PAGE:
Opinion polls are popular fodder for cable news networks and Web sites. While poll results make for lively debate, I’m not entirely sold on their value other than a snapshot of the moment. And even then, it’s a blurry picture, at best.
Case in point, I found this two-year old nugget at Gallup.com:
In August 1963, Gallup found considerable public opposition to the now-famous civil rights march on Washington in which King delivered his “I Have a Dream” speech. The poll was conducted about two weeks before the march, at which time 71% were familiar with “the proposed mass civil rights rally to be held in Washington, D.C., on Aug. 28.” Of those who were familiar, only 23% said they had a favorable view of “the rally”; 42% had an unfavorable view of it (including 7% who predicted violence would occur) and 18% said it wouldn’t accomplish anything.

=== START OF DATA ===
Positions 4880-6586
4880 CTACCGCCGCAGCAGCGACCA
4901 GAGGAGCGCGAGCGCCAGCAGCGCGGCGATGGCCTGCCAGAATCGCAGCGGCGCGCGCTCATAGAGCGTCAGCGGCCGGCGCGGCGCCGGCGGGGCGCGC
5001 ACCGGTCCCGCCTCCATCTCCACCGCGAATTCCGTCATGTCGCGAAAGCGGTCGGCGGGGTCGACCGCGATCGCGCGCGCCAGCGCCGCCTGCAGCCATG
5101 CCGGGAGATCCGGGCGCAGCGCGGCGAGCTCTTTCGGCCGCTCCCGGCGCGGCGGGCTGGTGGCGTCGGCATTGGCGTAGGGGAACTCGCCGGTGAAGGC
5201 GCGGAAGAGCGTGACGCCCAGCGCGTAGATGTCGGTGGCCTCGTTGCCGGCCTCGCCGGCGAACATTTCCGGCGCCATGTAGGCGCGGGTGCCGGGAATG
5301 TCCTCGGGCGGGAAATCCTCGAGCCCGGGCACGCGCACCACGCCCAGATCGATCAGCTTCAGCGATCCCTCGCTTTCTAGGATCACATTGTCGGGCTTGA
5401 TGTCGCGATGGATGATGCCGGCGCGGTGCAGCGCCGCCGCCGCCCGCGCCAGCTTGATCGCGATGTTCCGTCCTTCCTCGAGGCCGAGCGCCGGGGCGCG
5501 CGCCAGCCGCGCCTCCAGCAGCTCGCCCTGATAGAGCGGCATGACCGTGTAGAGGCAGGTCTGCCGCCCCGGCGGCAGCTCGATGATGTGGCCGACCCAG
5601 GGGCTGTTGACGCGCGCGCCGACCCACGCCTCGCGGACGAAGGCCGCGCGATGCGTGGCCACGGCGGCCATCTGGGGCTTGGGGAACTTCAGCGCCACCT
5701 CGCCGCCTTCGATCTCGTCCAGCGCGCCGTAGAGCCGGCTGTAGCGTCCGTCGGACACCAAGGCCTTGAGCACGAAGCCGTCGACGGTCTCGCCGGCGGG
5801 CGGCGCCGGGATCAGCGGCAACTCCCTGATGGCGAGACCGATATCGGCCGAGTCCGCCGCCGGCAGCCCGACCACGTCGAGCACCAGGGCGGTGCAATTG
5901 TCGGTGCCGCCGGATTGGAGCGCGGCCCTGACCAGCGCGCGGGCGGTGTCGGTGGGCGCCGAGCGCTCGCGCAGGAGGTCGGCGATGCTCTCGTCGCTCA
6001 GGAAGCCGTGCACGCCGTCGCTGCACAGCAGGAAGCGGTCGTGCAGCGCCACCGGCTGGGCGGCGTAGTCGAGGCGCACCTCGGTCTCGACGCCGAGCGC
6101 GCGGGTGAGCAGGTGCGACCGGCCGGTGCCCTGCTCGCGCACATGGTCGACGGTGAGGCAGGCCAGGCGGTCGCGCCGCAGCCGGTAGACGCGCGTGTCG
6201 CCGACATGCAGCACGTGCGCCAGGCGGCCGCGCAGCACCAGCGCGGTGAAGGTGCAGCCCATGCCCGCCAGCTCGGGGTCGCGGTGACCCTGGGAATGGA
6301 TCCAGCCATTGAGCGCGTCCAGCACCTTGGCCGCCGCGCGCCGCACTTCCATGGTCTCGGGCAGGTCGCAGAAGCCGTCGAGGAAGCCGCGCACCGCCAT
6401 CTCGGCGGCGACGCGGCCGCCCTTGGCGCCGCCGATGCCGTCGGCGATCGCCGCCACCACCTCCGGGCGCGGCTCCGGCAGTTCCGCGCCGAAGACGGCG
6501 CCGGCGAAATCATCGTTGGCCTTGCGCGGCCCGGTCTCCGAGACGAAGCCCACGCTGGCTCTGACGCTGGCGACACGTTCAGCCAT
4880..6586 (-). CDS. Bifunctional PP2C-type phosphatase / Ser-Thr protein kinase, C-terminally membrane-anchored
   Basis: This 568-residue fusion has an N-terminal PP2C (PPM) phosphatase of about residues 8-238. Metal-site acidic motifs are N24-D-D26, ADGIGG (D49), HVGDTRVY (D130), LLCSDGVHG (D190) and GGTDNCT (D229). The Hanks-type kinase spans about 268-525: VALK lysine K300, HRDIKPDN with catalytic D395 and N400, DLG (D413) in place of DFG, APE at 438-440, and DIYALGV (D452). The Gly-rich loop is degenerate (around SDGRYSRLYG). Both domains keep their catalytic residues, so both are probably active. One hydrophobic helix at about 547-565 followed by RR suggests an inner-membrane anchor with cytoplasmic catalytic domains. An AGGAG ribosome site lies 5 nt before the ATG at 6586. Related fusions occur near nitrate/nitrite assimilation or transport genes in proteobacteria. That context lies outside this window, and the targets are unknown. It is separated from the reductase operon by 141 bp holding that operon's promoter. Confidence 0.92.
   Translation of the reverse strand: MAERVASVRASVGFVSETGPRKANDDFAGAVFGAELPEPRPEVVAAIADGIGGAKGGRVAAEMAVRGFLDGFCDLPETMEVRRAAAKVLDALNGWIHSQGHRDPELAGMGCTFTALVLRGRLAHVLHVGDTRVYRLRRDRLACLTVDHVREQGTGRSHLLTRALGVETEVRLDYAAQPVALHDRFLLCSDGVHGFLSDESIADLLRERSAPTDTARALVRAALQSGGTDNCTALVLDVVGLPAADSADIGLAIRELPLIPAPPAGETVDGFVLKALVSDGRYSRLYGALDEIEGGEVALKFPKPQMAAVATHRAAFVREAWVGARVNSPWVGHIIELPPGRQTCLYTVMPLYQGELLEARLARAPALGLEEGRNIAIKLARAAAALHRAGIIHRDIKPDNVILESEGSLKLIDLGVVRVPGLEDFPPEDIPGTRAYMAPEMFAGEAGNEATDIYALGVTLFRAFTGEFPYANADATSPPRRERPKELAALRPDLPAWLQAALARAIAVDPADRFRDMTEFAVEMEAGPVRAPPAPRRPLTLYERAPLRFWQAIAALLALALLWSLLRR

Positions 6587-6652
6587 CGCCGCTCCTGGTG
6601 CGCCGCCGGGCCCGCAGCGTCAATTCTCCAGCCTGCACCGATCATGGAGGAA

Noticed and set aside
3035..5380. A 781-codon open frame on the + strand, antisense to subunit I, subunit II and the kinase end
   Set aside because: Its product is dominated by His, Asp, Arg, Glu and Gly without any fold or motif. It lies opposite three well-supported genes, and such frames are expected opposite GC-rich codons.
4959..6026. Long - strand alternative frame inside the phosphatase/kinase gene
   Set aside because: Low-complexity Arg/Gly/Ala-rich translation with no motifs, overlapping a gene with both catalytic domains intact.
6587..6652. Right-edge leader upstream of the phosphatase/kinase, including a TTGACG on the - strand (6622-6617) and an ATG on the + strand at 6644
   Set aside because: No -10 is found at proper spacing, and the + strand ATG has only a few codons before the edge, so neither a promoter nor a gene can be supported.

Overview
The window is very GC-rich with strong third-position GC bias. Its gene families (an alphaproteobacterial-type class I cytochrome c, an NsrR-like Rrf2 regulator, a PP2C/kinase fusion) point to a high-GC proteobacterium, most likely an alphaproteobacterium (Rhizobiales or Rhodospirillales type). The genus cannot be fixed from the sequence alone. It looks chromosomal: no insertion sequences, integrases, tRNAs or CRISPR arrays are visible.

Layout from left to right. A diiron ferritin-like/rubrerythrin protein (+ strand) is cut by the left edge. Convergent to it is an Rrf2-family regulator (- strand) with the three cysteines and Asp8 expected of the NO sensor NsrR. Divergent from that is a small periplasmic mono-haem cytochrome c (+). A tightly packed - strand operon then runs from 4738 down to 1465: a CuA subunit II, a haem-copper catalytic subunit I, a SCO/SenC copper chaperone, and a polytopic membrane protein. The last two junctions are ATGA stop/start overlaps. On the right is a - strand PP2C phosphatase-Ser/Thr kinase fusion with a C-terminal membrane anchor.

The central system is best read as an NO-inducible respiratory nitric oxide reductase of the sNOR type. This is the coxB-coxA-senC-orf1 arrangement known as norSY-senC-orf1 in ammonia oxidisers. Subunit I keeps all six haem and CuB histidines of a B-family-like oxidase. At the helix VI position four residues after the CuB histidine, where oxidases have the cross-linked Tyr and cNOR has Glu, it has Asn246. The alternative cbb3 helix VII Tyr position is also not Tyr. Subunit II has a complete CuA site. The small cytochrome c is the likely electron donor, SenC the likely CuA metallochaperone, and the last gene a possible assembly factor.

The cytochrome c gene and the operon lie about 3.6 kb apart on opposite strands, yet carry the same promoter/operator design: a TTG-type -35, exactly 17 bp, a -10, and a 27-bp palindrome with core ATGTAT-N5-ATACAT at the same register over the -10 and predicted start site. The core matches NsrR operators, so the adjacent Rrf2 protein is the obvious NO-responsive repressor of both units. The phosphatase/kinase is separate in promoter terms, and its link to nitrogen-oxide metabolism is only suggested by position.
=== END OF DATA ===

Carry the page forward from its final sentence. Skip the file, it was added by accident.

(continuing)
If you were to see these numbers back in 1963, you’d think this rally was an awful, pugnacious gathering of a bunch of radicals. Ain’t it funny how history now portrays this supposedly unpopular event as a watershed moment for civil rights in America? In other words, opinion polls are merely a MacGuffin to spark cajole/polarize/strike fear/solicit donations, etc.
Just a little something to consider as people continue to wage a war over the passage of health care reform in the US.
Read the rest of the article here:
On King Holiday, a Split Review of Civil Rights Progress